According to the above-described inkjet printer 101 of the first embodiment, the air purging passage 67 is branched off from an area of the ink supply flow passage 65 located downstream of the filter 66. Specifically, the air purging passage 67 is branched at a position upstream of the individual ink flow passages 32 branched off from the manifold 5 for the individual pressure chambers 10. Hence, the majority of air in the ink supply flow passage 65 flows to the air purging flow passage 67 along with ink, thereby facilitating purging of air from the inside of the ink supply flow passage 65.

The meshes of the filter 66 which filtrate ink are set so as to become sufficiently smaller than the nozzle diameter, to thus form a structure which makes air easy to remain. The air purging passage 67 having small flow passage resistance is branched off from a position between the filter 66 and the manifold 5, thereby ensuring a large quantity of ink flowing through the filter 66. For this reason, a pressure difference sufficient to cause the air to pass through the filter 66 can be induced, and hence the air can be purged reliably from the inside of the flow passage without inducing remaining of air, which would otherwise be caused by the filter 66. When compared with a case where the air is purged from the plurality of individual ink flow passages 32 corresponding to the respective pressure chambers 10 (nozzles 8), only small ink supply pressure is required, thereby miniaturizing the supply pump 76. Moreover, the air of bubbles having passed through the fine meshes can be purged from a position upstream of the manifold 5. Hence, the air remaining in the vicinity of the filter 66 can be purged without fail. This can prevent, to the extent possible, occurrence of a drop in the ink ejection characteristics of the nozzles 8, which would otherwise be cause when air of minute bubbles flows into the individual ink flow passages 32, each having a small flow passage area, and adheres to the interior walls of the pressure chambers 10 or those of the nozzles 8.

The air purging valve 78 that can open and close the air purging passage 67 is released at the time of commencement of the purging operation. Hence, the air in the ink supply flow passage 65 can be readily purged to the outside by way of the purging passage 67. Moreover, the air purging valve 78 is closed at the time of completion of the purging operation. Hence, purging of excessive air from the air purging passage 67 can be prevented. Since the air purging passage 67 is opened/closed at an appropriate timing, the number of purging operations required to completely purge air can be reduced.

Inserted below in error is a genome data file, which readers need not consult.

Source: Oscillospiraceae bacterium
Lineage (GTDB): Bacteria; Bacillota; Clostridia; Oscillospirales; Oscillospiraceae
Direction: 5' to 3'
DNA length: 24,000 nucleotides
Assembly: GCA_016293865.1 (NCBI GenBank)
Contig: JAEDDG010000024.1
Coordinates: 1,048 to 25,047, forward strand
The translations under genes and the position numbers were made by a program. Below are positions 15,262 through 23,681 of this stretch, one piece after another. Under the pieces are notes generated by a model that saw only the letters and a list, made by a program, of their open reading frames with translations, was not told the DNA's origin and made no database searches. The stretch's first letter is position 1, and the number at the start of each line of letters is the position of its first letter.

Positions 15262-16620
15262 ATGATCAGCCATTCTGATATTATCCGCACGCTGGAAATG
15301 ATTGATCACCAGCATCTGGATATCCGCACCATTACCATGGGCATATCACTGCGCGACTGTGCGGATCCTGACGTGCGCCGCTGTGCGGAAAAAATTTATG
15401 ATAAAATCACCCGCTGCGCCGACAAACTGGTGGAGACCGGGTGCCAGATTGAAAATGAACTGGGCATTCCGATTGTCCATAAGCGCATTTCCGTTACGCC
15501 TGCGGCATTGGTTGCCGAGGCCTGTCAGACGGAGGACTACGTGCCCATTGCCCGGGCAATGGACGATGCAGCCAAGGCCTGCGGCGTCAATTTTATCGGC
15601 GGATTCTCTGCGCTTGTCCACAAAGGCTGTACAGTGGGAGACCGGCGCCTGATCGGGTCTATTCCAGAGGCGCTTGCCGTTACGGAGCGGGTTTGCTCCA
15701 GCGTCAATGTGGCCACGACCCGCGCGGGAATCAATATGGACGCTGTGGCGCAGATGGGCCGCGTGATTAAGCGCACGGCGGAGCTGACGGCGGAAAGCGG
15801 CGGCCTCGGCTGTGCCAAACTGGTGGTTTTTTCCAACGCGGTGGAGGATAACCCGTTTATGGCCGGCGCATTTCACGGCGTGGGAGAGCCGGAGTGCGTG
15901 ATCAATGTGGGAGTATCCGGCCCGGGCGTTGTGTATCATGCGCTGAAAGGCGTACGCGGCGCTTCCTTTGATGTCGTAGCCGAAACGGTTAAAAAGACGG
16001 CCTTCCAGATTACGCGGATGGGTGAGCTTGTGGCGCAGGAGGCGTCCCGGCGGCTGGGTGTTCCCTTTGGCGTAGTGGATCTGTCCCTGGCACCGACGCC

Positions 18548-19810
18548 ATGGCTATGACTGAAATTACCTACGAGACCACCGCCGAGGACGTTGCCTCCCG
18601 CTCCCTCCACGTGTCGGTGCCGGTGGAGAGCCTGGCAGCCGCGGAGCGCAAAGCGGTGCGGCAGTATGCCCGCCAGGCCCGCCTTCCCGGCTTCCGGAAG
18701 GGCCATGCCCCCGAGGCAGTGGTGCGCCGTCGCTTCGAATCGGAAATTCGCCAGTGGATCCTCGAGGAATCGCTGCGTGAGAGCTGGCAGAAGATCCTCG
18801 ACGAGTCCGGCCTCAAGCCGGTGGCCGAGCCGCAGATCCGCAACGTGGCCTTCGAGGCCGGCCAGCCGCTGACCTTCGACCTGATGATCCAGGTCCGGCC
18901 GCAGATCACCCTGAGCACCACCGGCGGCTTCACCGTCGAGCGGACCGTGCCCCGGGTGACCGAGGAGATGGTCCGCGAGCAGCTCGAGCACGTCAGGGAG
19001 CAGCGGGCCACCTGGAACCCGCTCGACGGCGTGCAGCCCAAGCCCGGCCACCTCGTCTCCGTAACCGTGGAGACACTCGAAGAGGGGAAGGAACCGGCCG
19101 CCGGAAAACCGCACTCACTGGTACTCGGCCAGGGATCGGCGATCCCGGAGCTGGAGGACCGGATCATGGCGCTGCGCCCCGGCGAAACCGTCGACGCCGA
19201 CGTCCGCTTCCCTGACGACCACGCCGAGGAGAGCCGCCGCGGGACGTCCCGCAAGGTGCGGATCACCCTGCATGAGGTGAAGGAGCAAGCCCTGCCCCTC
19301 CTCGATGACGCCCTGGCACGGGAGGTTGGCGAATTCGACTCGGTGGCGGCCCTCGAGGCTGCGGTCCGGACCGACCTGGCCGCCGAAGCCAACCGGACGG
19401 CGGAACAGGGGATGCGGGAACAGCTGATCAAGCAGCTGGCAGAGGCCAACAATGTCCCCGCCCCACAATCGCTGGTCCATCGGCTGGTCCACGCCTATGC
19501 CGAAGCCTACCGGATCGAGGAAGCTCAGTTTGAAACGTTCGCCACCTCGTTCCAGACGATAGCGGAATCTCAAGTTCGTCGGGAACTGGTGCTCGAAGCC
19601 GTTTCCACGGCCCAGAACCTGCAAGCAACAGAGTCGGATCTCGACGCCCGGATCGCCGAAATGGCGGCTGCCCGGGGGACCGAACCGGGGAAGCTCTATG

In the first embodiment, the detection signal output from the cartridge detection section 122 is input to the controller, and the controller 120 determines commencement of the purging operation. However, the detection signal may be input directly to the purge control section 72 a of the control section 72, and the head control section 72 may determine commencement of the purging operation.

In the first embodiment, the purging operation is performed at the time of loading of the ink cartridge 121. However, the purging operation may be performed when a user has operated a purge start button or the like provided on a control panel of the inkjet printer 101. Alternatively, the purging operation may be performed on the basis of frequency of usage of the inkjet printer 101 determined from the number of sheets of paper to be printed or a period of time during which power is supplied to the inkjet printer 101. Moreover, the user may operate the air purging valve 78 directly, or the air purging valve 78 may be opened or closed when the user has operated the valve open/close button or the like provided on the control panel. The air purging valve 78 may be configured as a manual valve and opened or closed by user's manual operation.

There will now be described a second embodiment of the present invention. The second embodiment is different from the first embodiment in that the manifold 6 is branched off from the air purging passage at a position in the ink supply flow passage 65 extending from the ink supply port 3 a to the manifold 5 by way of the ink reservoir 3 c. In other respects, the second embodiment is the same as the first embodiment. In the following descriptions, the same reference numerals are assigned to elements having the same configurations as those described in connection with the first embodiment, and their explanations are omitted, to the extent appropriate.

As shown in FIG. 14, of three manifold plates 26A, 27A, and 28A in a flow passage unit 4A of a head main body 70A, a manifold formation hole 28 c to be used for forming the manifold 5 is formed in the manifold plate 28A located at the lowest position. The manifold 5 comprises a plurality of sub-manifolds 5 a for storing the ink supplied from the nozzles 8, and an ink inlet passage 5 b for guiding the ink flowed from the ink outflow passage 3 d of the reservoir unit 71 to the sub-manifolds 5 a. There are formed two elongated holes 28 a, 28 b which are in communication with a manifold formation hole 28 c and which extend in longitudinal and widthwise directions of the plate. The elongated holes 28 a, 28 b are branched off from a location of the manifold formation hole 28 c where there is formed a flow passage extending to the sub-manifolds 5 a from the two ink inlet passages 5 b located at the end of the manifold formation hole in the main scanning direction (i.e., the right end in FIG. 14).